Monday, 30 May 2016

Lili Boulanger “Pie Jesu”

General text

Pie Jesu Domine,
Dona eis requiem. (×2)
Pious Lord Jesus,
Give them rest.
Pie Jesu Domine,
Dona eis requiem sempiternam.   
Pious Lord Jesus,
Give them everlasting rest.

Text in Boulanger’s setting.

Pie Jesu Domine,
Dona eis requiem
. (×2)

Fig 1
Pie Jesu Domine,
Dona eis requiem
Pie Jesu Domine,

Fig 2
Instrumental section 1, eight bars

Pie Jesu
Dona eis requiem

Fig 3 Un peu anime.
Pie Jesu
Dona eis
sempiternam requiem.  

Fig. 4 

Pie Jesu Domine,
Dona eis requiem.

sempiternam requiem.  


This is Lili Boulanger’s last work, written as she was dying at the early age of 25 from Crohn’s disease. In my view the use of sempiternam requiem in the second half may be taken as the focus point, eternal rest, both as a personal and universal entreaty.

Garbriel Fauré’s setting is by far the best known of Pie Jesu settings, this taken in conjunction with the fact that Lili Boulanger was a pupil of the composer may easily colour one’s judgement into hearing relationships which in fact do not exist. There are superficial connections but these are so slight that close examination makes the kinship all but invalid. The one area of similarity that holds is in the setting of the words, not note for note similarity of rhythm but in their general contour, and even in this respect the rising phrase in fig. 1 from Pie Jesu Domine (G A flat B flat C) to Dona eis requiem (A B flat C D flat) makes clear the urgency of the appeal, this is not emphasised in the Fauré.

The term urgency may suggest that there is more tension in this music than there is, in reality the music is designed to articulate stillness. Take the opening phrase of 12 beats, it forms a rise and fall in thirds by chromatic movement, producing a classic ‘bell’ shape. Place this in context with the string F, G flat, F rise and fall we have tension and resolution with the G flat at the apex. I hear the harmony as outlining G minor to B flat (second inversion) to E flat9 and back in a hypnotic set of repetitions, not a million miles from the Satie-like motion of the Gymnopedies. Readers who are intrigued by this use of static figures may wish to follow up a similar outline which can be heard in the opening of the “Old Buddhist Prayer” where the harmony is a distinctive as the Pie Jesu but less chromatic.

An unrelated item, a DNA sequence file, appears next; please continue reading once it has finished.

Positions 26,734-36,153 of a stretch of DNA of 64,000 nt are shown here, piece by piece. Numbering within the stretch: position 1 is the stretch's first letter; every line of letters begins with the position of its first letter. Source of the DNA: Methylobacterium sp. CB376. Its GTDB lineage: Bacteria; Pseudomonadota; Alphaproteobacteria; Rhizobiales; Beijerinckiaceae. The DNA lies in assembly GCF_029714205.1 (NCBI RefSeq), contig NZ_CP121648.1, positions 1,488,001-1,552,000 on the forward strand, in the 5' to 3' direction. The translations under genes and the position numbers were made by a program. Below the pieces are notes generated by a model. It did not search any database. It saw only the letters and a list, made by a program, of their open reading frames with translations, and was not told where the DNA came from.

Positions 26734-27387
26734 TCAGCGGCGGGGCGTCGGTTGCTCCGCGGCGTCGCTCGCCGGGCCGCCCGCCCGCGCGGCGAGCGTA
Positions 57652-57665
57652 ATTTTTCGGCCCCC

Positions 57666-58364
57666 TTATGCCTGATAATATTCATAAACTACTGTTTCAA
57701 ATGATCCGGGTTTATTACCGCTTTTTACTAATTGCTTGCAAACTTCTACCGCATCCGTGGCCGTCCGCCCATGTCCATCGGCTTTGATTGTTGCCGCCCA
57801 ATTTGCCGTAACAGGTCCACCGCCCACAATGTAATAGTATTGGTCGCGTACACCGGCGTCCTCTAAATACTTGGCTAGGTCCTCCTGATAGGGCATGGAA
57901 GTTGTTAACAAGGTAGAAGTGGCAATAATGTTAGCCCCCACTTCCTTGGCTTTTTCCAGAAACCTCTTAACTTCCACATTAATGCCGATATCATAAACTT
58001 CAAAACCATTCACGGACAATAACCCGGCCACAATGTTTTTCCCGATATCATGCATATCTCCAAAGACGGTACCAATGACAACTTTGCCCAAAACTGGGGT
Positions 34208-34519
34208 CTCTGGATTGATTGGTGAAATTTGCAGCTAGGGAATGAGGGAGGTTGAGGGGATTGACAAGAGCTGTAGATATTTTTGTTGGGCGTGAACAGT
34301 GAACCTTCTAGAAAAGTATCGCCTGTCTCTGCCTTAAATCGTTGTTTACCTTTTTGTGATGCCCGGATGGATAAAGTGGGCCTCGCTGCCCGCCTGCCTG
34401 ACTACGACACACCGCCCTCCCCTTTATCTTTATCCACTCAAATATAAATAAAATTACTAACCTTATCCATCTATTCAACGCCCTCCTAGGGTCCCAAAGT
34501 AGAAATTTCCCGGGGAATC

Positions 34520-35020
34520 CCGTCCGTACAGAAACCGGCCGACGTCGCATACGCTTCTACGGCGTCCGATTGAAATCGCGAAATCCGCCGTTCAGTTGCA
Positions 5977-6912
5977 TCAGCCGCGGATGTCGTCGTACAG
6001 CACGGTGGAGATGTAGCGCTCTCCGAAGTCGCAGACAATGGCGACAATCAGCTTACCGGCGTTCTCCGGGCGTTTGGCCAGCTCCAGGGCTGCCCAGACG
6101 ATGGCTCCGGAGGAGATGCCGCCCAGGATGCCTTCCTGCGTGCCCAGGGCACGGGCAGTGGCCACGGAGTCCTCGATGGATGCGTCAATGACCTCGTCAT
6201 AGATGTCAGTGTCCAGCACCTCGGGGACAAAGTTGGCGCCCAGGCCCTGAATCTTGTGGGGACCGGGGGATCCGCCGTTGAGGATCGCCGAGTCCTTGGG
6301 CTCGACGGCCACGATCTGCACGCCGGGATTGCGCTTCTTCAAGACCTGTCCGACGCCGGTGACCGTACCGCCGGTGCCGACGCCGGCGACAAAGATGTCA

The rise and fall figure saturates the whole score and once one’s hearing is directed towards the feature is becomes the main focus of the instrumental writing. This design is not slavishly followed, sometimes the movement is in the form of an ostinato (at figure 1) which evolves to the only genuine repeat of a bar as a chord structure, seen over bars 15 and 16 to “Pie Jesu” at f dynamic one of only two such markings, the remainder of the music being predominantly in the p – ppp level. The second dynamic highpoint is in the transition to the pedal note section which marks a significant section change in the music.

Where there is progression in the music it is gradual and often chromatic, e.g. the opening F, G flat, F figure (marked fig. x in the manuscript) gradually evolves first in groups of three pitches then two to create a sense of momentum up to the first high point (on D) which marks the change of texture with the pedal A flat. The music example given shows how the strings create momentum through gradual stepwise rises and then dissipate the tension at the close with the ostinato rise and fall outline.

When I first examined the score I considered the rehearsal markers as well placed to show the changes in the section, sectioned which are beautifully dovetailed to make the music as seamless as possible. Taking a crotchet count of the sections seemed to give a symmetrical outline

Opening to 1      48 beats

1-2                          60

2-3                          78

3-4                          60

4 to close             48 + final sustained chord of 4 beats

However, close inspection of the changes showed a different pattern, again starting with 48 beats

48 / 60 / 42 // pedal A flat 36 / pedal D 36 / transition 24.  4/4 section 24 + 24 + final bar.

Counting in groups of 6 this gives:

8 / 10 / 7 / 6 + 6 / 4 / 4 + 4 / closing sustained bar, which gives 25 groups of six for the first half and 24+ for the second, so the pedal points arrive at the halfway point of the work, marking the repeat of “Pie Jesu”.

The pedal points dominate the final part of the music, moving from the D pedal (including the transition) through C to G where the ostinato D, E, F, E provides an ambiguous ending.

The final part to consider in this overview of the work is the vocalist’s melody, which is not truly melodic in any sense. I am certain that many listeners who appreciate the sweet tones of several other works titled “Pie Jesu” will find the melody puzzling and the first rise on Dona eis from G through D to G flat where is rings out against the adjacent F natural almost alarming.  In truth the vocalist’s part is very bare, sometimes reflecting on the melodic development of the strings, but more often arising from the harmony created by the oscillations in the accompaniment. The very closing bars on A-men are the most clearly melodic with the D, E, F, E, D shape partly decorated (and clearly heard in the ostinato in the bass).

As with all composers who die young we wonder about the directions their music may have taken. The both the linear and chord formations in this work indicate an interest akin to the non-progressive harmonies that were to influence a number of later French composers, and it clearly shows characteristics that were to be of significance in the second half of the 20th century.